You can also check the Ministry of Health’s recommendations on its website. If you’re confused, ring your GP.

Do you need a multi?

Obstetrician Dr Jay Marlow says women in good health and eating a well-balanced diet mainly need two nutrients before and after they get pregnant: folic acid and iodine.

Recommended daily dose for mothers-to-be

Your doctor may also recommend:

  • Calcium, if you avoid dairy

  • Extra folic acid, based on your health and family history of neural tube defects

  • Fish oil, depending on how often you eat fish

  • Iodine prior to conception, if you have hyperthyroidism or low iodine levels

  • Iron, based on risk factors and/or a blood test for anaemia

  • Vitamin B12, if you’re vegetarian or vegan

  • Vitamin D, based on risk factors
    and/or a blood test for deficiency

  • Vitamin K, based on your health
    and pregnancy history.

These supplements – barring fish oil – are fully subsidised on prescription. You can also buy 800µg folic acid ($15.99 for 120 tablets) and 150µg iodine ($16.50 for 90) at your pharmacy.

There’s little evidence taking nutrients beyond this will be of any benefit in pregnancy, according to the latest RANZCOG review of the science.

But you wouldn’t think this from reading a packet of pregnancy multivitamins. Elevit, a commonly recommended product, claims it provides “a growing baby with the best nutritional support throughout its whole development”. Manufacturer Bayer also claims “Elevit With Iodine is based on a formulation clinically proven to reduce the risk of neural tube defects by 92%”.

Unlike the RANZCOG review, which looked at all current science, Elevit bases the latter claim on two studies run in Hungary in the ‘80s and ‘90s. Notably, Elevit has changed its formulation (removing vitamin A and adding iodine) since the trials – an admission the Hungarian studies aren’t the be-all and end-all. Bayer says it stands by its products Elevit and Menevit.

Dr Marlow says money spent on many of these types of tablets would be better spent on healthy food. “You can’t supplement your way out of a bad diet.”

Kiwi researchers looking at the diets of pregnant women found just 3% meet all Ministry of Health nutritional recommendations, which will influence their vitamin and mineral intakes. However, women who take pregnancy supplements are more likely to follow healthy eating patterns already.

A well-balanced diet – alongside folic acid and iodine tablets – is the best way to meet your body’s nutritional needs in pregnancy, unless your doctor advises you need additional supplements.

How much folic acid?

It’s no easy task buying the recommended dose of folic acid. The Ministry of Health advises women planning a pregnancy to take an 800µg tablet every day.

Despite this, several products have far less folic acid – some 500µg (Blackmores Conceive Well Gold, Swisse Pregnancy+ Ultivite) and others just 300µg (Healtheries Pregnancy & Breastfeeding Multi, Red Seal Folic Acid).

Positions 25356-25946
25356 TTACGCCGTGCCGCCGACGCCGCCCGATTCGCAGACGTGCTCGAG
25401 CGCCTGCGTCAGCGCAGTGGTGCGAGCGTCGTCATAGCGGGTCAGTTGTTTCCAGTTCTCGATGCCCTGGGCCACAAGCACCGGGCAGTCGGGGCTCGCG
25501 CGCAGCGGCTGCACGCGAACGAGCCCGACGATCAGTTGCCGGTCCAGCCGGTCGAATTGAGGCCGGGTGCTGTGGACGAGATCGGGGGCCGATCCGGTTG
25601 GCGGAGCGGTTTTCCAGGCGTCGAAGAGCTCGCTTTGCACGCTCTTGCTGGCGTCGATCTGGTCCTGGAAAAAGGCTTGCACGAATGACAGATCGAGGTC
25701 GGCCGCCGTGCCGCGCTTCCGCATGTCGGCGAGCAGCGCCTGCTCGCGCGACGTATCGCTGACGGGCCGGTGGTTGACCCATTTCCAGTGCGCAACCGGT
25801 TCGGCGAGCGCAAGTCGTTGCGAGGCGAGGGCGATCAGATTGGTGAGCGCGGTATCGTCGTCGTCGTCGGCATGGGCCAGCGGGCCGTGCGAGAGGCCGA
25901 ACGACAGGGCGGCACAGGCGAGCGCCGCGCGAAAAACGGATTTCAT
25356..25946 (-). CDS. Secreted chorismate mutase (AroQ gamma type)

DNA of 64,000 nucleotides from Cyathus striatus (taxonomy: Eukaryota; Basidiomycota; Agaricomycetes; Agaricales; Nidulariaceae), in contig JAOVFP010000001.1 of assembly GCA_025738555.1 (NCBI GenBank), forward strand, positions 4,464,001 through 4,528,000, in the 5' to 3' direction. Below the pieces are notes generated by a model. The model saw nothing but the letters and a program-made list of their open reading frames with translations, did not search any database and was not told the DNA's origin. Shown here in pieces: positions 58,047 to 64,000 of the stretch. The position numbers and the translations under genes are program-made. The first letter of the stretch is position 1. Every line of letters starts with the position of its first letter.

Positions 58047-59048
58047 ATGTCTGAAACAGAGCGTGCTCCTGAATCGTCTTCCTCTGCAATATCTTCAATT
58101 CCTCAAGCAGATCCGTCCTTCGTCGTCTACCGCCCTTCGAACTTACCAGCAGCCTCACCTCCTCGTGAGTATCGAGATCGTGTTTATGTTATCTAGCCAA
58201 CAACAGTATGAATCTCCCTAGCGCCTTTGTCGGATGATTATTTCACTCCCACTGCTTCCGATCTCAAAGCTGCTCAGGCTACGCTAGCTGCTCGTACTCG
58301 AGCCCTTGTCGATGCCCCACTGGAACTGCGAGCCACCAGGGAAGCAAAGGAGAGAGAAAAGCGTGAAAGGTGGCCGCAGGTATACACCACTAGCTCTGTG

Left to right: Blackmores Conceive Well Gold, Swisse Pregnancy+ Ultivite, Healtheries Pregnancy & Breastfeeding Multi, Red Seal Folic Acid.
Left to right: Blackmores Conceive Well Gold, Swisse Pregnancy+ Ultivite, Healtheries Pregnancy & Breastfeeding Multi, Red Seal Folic Acid.

Healtheries say its multivitamin “includes 300µg of folic acid, which together with a healthy and well-balanced diet, can help support babies’ healthy development”. Red Seal advises its 300µg pills “taken before and during the first three to four months of pregnancy … [support] the healthy development of baby’s nervous system”.

But nowhere on either packet does it state this dose is less than the Ministry of Health’s recommendation.

Healtheries and Red Seal claim Medsafe rules are to blame. The regulator limits the amount of folic acid in a pill based on whether the company has an accredited factory, or decides to sell its product as a supplement or a medicine. Products sold as supplements are limited to 500µg.

Plans to review this limit are on hold while the government decides how natural health products will be regulated. Red Seal said it won’t consider reviewing the product’s dosage or advice while it waits for the government to make its decision.

Dr Cameron Grant, who studied pregnancy and nutrition, says the varying folic acid doses are a concern. “It’s really confusing. People may take too little or too much, or may delay the decision to take it.”

Folic acid is a form of folate, a B vitamin present in our diet (you may spot the terms listed on cereals and bread). If a woman takes a folic acid tablet and eats folate-rich foods a month before and three months after conception, her baby is significantly less likely to be born with a neural tube defect such as spina bifida.

In the US and the UK, pregnant women are told to take a pill of at least 400µg (500µg in Australia), but our Ministry of Health continues to recommend a higher dose. Fewer foods are fortified with folate in New Zealand.

Given the health benefits of folic acid supplements, regulations should ensure products marketed to would-be mothers provide the recommended dose. Until the rules change, manufacturers selling products with lower doses should make this clear on their packaging.


By Olivia Wannan
Investigative Writer